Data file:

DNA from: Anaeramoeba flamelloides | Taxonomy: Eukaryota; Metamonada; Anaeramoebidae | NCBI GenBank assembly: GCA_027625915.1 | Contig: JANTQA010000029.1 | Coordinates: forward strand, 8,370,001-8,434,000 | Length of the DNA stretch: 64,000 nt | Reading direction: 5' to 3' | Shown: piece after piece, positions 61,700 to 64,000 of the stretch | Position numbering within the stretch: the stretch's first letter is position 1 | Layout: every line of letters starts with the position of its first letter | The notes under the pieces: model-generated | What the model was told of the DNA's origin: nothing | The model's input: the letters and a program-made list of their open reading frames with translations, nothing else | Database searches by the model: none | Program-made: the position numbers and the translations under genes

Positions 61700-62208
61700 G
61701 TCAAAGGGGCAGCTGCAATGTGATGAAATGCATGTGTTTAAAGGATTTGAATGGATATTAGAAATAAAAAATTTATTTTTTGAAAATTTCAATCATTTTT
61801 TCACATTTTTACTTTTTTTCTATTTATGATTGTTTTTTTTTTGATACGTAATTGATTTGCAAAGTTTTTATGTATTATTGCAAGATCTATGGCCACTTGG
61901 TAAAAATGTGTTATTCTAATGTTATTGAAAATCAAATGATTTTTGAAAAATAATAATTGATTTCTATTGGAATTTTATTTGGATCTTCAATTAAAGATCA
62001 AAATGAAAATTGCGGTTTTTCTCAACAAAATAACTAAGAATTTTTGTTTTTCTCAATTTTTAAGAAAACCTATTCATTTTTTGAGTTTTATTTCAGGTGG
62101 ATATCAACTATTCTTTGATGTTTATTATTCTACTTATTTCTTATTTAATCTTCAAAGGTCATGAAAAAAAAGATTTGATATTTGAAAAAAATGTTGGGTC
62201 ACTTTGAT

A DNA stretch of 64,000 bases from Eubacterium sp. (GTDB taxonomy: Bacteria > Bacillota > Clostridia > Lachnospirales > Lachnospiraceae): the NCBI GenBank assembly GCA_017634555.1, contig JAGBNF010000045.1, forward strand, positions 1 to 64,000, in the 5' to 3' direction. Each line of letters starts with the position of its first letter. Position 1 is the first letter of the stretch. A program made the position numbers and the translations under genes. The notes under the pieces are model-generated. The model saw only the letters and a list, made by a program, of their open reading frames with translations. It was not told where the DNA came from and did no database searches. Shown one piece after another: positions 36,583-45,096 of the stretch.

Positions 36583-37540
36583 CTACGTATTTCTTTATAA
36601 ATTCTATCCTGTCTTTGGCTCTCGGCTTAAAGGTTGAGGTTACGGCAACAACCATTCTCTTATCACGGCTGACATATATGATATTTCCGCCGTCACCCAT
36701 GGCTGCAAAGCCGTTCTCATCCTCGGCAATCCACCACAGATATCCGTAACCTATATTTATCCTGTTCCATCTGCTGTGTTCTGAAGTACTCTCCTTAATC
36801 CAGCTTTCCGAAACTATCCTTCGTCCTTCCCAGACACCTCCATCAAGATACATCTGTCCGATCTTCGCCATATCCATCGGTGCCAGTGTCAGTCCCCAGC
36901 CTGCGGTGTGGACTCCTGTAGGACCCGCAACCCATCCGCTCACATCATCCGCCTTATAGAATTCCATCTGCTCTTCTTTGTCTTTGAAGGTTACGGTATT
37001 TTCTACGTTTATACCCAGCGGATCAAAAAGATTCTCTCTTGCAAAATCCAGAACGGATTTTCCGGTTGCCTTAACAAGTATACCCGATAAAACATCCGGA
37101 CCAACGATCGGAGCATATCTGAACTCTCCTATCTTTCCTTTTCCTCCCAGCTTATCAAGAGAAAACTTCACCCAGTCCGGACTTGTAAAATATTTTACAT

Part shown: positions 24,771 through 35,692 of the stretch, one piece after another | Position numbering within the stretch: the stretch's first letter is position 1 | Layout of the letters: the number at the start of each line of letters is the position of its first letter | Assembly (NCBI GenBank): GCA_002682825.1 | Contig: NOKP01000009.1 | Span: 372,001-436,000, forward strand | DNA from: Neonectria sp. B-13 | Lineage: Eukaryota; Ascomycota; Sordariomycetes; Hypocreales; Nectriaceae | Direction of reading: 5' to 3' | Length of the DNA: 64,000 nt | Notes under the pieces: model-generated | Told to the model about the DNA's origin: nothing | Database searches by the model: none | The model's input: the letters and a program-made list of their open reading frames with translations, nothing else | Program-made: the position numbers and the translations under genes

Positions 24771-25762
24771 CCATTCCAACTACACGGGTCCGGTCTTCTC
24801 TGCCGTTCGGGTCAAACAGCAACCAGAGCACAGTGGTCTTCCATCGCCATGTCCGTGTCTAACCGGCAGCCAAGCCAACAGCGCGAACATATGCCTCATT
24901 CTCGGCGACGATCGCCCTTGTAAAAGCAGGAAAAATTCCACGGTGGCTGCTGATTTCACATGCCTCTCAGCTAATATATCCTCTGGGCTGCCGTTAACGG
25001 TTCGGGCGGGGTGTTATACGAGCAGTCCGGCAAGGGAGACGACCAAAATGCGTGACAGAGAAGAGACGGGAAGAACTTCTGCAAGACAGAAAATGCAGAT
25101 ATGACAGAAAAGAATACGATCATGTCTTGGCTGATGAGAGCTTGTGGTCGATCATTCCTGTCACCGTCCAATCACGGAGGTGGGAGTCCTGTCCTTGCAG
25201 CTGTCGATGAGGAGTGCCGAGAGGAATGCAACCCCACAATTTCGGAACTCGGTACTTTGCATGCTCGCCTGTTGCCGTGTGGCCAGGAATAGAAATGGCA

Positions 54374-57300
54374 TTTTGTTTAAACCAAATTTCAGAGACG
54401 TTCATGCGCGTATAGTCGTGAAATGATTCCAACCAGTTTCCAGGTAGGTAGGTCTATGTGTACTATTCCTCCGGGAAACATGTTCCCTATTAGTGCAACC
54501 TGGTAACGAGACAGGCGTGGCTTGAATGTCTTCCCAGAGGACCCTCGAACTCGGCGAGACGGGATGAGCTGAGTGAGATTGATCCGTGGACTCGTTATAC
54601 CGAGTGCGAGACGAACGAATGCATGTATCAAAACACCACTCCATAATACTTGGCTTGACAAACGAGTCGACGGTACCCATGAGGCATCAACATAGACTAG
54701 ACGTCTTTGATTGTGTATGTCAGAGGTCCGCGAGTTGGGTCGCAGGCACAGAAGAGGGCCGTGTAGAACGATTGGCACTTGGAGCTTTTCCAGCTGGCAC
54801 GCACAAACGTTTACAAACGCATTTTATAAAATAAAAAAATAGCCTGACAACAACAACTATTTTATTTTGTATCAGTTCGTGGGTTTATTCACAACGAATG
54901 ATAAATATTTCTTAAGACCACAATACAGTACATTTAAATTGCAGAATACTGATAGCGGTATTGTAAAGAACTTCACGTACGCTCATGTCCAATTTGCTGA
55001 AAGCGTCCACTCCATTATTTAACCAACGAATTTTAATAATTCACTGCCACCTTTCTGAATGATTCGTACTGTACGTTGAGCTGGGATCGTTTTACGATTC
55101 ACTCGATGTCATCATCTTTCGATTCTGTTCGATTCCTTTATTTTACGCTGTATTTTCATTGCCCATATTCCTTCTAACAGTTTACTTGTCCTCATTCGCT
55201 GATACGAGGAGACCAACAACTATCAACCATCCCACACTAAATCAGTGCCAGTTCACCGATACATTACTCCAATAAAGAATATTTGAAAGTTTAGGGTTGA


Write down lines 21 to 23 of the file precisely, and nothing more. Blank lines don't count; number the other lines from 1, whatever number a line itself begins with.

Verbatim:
24771 CCATTCCAACTACACGGGTCCGGTCTTCTC
24801 TGCCGTTCGGGTCAAACAGCAACCAGAGCACAGTGGTCTTCCATCGCCATGTCCGTGTCTAACCGGCAGCCAAGCCAACAGCGCGAACATATGCCTCATT
24901 CTCGGCGACGATCGCCCTTGTAAAAGCAGGAAAAATTCCACGGTGGCTGCTGATTTCACATGCCTCTCAGCTAATATATCCTCTGGGCTGCCGTTAACGG